My challenge to couples is to work on understanding these urges to protect themselves and how these urges can impede our ability to actually hear what our partner is saying. Your partner might be telling you that they’re scared or that they’re confused or that they’re lonely. They may not tell you that directly; it might be packaged in a way that feels emotional or intense, but the message is there nonetheless. However they tell you, though, our conversations will be more effective when we learn to moderate that inclination to step back and defend.
What if framing the high divorce rates as a problem with individual people is, in fact, part of the problem itself? What is the divorce rate has far less to do with anything going on inside of us as individuals than we’ve been told? What would that mean? First, it would probably mean that people could be freed from the sense of guilt and failure that often co-occurs with the decision to divorce. It means that there would be less blame to be used as ammunition. It would also mean that we would need to come up with a new, more complex explanation as to what’s happening. We might even have to admit that marriage as we have designed it, is nearly impossible.
It's important to start our relationships on a foundation of understanding. Understanding flows from a place of interest and curiosity. If you've ever said about your partner that you know everything there is to know about them, then it's time to take a step back. People are fluid and dynamic and ever-changing. When we say things like this, it often means we've got blinders on and are at risk of missing something important. Premarital counseling helps you become curious about each other and to avoid these sorts of dangers in your relationship.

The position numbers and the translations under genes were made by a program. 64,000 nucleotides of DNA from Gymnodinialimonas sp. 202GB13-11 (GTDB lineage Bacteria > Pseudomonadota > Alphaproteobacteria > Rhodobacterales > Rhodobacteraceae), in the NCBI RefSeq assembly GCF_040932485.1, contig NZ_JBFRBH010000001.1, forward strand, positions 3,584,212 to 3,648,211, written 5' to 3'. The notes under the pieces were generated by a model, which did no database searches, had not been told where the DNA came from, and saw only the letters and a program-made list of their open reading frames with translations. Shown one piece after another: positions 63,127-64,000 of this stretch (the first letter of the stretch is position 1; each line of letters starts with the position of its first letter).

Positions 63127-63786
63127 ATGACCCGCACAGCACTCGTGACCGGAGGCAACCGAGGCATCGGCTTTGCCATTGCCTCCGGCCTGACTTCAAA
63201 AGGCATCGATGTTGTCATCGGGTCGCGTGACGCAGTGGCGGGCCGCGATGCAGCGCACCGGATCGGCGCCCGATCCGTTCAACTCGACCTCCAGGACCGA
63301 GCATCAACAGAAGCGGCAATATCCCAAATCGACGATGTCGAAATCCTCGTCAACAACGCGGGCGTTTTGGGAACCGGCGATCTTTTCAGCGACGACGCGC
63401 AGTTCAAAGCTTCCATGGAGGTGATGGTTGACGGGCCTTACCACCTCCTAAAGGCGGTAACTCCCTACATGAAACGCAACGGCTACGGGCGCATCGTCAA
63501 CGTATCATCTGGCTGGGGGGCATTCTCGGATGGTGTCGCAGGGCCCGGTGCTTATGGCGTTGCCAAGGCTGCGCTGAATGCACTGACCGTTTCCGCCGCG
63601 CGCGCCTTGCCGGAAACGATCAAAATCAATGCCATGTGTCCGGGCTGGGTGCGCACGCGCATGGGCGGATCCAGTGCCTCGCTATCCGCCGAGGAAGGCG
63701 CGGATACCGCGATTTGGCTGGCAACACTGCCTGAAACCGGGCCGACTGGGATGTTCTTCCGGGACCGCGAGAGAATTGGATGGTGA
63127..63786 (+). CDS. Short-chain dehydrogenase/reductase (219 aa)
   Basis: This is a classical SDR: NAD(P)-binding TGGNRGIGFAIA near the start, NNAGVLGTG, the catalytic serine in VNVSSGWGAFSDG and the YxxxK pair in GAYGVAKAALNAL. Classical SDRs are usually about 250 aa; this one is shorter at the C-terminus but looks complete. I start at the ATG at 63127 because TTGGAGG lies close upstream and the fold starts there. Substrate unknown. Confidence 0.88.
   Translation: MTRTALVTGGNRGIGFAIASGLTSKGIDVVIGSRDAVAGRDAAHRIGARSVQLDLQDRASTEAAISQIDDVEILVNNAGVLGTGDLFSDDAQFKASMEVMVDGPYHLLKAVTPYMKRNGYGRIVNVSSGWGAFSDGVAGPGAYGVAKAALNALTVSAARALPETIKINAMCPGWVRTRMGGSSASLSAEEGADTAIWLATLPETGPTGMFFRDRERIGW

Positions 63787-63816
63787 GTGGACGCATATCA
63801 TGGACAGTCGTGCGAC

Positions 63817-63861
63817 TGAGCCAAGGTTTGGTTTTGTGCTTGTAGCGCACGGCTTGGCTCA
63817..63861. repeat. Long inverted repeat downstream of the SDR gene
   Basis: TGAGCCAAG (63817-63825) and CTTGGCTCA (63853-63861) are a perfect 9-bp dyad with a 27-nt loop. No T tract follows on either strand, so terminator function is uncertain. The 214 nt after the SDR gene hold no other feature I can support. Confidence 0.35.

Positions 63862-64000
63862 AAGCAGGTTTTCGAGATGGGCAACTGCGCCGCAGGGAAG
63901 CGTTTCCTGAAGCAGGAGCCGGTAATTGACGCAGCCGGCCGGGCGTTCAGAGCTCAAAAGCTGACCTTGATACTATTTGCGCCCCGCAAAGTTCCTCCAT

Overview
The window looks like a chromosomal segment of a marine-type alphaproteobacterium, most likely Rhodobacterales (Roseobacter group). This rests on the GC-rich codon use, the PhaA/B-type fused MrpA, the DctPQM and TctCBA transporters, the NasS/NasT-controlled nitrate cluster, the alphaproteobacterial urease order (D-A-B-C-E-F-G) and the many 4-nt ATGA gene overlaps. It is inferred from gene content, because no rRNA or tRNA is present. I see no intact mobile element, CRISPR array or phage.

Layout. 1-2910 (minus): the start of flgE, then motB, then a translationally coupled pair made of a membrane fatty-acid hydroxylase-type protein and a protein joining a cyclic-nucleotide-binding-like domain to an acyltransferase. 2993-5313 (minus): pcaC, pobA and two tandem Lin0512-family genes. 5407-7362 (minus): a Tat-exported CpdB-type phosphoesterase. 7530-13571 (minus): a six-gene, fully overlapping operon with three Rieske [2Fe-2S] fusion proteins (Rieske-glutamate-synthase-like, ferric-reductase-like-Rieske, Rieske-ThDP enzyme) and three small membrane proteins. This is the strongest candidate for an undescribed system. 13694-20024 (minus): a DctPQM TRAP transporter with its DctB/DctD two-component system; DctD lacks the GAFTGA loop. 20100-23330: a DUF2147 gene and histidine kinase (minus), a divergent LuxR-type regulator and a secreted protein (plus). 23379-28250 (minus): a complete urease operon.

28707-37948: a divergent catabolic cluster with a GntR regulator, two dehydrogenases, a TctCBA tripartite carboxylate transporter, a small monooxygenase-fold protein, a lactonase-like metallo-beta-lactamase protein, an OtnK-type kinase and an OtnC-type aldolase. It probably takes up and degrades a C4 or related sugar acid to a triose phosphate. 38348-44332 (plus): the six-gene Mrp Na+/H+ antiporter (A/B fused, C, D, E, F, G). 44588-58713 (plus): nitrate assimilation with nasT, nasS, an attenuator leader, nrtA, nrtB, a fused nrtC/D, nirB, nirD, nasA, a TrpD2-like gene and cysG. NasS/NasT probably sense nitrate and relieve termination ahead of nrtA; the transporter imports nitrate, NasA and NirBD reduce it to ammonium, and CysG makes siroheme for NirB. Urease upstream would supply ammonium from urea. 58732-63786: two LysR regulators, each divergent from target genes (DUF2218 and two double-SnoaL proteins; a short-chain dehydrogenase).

There are few points in a relationship so painful as when it comes to light that a partner has not been faithful. Reaching outside the relationship for physical or emotional connection can take many forms but all of them can feel overwhelming and devastating. In order to heal from these experiences, it often requires deep levels of understanding from both partners and help from a trusted & highly-trained professional.
And when that happens – when you’ve communicated and shared and loved and grown – the needs that they have can seem less like nagging and more like those needs are your very own. You can celebrate when they are happy, and not be jealous. You can hold them when they are sad and not feel the need to fix it or a sense of blame. You don’t just understand them intellectually, you can begin to see the world through their eyes and experience the world through their senses.
If you’re going to be a human being, then relationships are going to be a part of your life. We are social creatures and when we find ourselves in a safe and loving relationship with another human, we have an opportunity to thrive. Close relationships – whether they’re romantic or not – come with many benefits. When we fall in love, though, we might not be remembering that relationships are also hard work!
Understanding and empathy are the keys to healing and growth. If you’ve been told for your entire life that you’re not good enough, having a relationship with someone who provides you with support can be a healing and restorative experience. If that person gets frustrated with your low self-esteem or your hesitancy to connect with others, it’s an indication that empathy isn’t really present.
When you find someone that shares your values, challenges you to grow, validates your emotions, and stands beside you no matter what, you know you’ve found a real partner. These relationships give support and love and the energy to continue. There is great power in knowing that there is someone standing beside you. This is one of the great benefits that people talk about when they experience therapy for the first time. It is an incredible moment when you feel like someone gets you.
If you venture out into the world at all during this time of year, you will probably be overwhelmed by hearts and chocolates and silhouettes of Cupid. Don’t get me wrong; it is great to have a time on the calendar when we focus on love and romance. It can benefit every relationship to have seasons like these that encourage partners to express their love. Do it. Love it. Enjoy it.